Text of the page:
Who says youth is wasted on the young?
Jasper wants to get on in the world, but he's got a lot on his plate: A-levels, his mother pushing him to overachieve, weekly visits to his psychologist, come-downs, YouTube suicides and pregnant one-night-stands. Then there's his stepdad – the murderer.
Hilarious and heartbreaking by turns, Grow Up is the ultimate twenty-first-century coming-of-age novel. It paints a vivid portrait of the pills and thrills and bellyaches of growing up today. Funny, smart and twisted, it is the story of one young man transformed.
Brooks's latest (after Fences) follows British teen and aspiring novelist Jasper James Wolf in his post-ironic and frequently post-literate quest to pass his O-levels, peg his stepfather as a murderer, and have sex with unattainable classmate Georgia Treely. While pining for Georgia, pretty much anyone or anything will do even, in one unfortunately memorable instance, his stepfather's golf sock. Jasper so young, so bored, so boring spends his time pretending to study for his university entrance exams, getting high on various drugs, and having sex with sometimes unwilling women. After he confesses to having drugged and subsequently seduced a classmate, his best friend, Tenaya, gallantly reassures him: "That sounds like most of the sex most teenage girls ever have." But Brooks's greatest offense isn't tastelessness; it's dullness. Jasper's antics are funny for the first 30 pages, but there isn't enough plot development to propel us to the realization he comes to on the last page (and which the discerning reader will surmise almost immediately). Toward the end of this slog, Jasper declares, "I am Holden Caulfield, only less reckless and more attractive." Holden could spot a phony like this from a mile away.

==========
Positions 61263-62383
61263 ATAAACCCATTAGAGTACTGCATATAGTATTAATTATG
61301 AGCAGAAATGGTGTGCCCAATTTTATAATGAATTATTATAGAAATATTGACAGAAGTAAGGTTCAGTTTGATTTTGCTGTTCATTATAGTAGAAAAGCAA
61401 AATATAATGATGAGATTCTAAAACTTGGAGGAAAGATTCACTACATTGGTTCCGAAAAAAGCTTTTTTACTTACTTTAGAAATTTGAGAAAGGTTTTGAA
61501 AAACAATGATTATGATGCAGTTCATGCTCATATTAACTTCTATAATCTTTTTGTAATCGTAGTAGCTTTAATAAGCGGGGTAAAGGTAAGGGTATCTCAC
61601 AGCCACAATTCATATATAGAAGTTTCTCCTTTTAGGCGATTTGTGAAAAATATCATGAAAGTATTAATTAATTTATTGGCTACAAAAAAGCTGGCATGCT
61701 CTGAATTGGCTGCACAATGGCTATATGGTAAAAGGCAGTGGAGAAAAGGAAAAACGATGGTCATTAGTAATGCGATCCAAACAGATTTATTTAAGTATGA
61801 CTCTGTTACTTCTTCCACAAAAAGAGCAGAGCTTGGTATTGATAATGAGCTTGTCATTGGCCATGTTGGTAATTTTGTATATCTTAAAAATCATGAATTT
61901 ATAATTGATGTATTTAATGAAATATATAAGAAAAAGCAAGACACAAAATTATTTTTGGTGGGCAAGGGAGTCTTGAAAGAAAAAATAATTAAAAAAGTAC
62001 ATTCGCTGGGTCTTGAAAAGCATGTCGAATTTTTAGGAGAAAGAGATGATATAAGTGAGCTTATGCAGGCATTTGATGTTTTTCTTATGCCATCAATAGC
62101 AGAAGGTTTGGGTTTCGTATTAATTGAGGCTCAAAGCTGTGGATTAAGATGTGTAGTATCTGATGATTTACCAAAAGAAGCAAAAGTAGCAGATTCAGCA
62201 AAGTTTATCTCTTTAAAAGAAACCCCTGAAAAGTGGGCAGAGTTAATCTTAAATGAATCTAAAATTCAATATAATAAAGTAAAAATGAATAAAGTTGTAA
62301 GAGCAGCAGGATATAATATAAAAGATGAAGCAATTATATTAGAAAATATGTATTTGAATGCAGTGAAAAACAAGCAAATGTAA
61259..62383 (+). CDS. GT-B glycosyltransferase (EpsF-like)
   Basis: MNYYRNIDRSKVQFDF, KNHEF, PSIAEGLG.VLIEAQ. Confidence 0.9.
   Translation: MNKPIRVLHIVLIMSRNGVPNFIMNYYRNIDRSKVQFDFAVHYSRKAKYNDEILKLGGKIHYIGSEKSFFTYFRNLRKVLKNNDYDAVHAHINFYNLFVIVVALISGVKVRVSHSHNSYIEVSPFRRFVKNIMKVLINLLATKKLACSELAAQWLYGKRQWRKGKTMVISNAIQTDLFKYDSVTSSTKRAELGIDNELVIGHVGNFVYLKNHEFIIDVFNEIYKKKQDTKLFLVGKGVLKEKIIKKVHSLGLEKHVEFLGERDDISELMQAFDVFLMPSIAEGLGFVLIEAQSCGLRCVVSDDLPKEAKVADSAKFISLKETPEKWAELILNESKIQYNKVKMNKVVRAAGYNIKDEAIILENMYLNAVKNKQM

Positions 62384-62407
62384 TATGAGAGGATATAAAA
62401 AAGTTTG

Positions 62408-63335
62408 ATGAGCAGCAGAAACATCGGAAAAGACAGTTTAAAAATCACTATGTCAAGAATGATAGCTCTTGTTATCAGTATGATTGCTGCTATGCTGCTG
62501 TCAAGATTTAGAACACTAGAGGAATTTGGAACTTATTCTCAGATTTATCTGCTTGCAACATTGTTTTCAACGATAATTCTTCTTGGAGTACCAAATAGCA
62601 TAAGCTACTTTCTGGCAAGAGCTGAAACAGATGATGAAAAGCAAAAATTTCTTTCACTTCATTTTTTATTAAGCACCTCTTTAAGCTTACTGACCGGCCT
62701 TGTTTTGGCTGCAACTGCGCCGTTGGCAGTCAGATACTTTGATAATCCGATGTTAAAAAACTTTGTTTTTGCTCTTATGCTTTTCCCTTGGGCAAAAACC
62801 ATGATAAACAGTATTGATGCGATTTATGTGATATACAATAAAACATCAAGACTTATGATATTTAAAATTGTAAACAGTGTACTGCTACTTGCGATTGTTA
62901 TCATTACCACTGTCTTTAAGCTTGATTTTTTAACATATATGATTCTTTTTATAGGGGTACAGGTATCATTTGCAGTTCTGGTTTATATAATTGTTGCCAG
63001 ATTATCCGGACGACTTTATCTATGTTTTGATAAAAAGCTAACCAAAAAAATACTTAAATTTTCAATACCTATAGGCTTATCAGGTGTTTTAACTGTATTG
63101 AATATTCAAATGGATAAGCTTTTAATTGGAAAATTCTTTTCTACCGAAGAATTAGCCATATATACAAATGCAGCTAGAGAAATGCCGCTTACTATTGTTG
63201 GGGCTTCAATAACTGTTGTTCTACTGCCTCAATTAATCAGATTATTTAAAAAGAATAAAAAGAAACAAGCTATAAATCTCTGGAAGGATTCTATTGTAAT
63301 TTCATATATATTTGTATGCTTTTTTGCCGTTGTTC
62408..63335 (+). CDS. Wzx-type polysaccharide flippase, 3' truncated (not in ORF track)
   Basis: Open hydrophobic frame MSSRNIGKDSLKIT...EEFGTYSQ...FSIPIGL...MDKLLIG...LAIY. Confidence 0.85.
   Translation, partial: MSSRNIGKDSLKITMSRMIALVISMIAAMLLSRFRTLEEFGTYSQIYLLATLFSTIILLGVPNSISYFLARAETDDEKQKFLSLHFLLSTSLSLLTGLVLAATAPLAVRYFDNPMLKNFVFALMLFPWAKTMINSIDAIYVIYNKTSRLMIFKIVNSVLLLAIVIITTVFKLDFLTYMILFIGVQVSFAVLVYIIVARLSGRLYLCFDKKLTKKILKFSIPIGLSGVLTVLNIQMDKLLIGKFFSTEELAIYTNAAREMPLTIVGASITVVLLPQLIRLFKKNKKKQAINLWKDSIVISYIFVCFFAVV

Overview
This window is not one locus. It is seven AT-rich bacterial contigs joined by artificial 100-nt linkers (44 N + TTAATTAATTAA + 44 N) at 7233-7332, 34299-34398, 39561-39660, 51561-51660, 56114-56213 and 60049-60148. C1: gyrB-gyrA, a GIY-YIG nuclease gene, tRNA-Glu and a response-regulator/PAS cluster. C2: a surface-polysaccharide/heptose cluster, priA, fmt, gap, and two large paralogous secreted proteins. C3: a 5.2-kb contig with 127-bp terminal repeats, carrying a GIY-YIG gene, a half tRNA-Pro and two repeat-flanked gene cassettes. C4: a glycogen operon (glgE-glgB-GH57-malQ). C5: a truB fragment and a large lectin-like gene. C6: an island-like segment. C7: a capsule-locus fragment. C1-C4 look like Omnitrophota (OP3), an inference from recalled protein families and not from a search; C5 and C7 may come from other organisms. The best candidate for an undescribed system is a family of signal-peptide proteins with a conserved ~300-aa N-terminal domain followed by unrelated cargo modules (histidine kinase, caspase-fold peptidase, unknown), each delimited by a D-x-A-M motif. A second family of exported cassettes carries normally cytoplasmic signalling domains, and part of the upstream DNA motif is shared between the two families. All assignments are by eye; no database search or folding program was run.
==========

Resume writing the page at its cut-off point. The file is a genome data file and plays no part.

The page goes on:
Customer ReviewsSee All
I didn't do it
Was hilarious, and witty, and also taught lots of lessons. Wish it was longer though.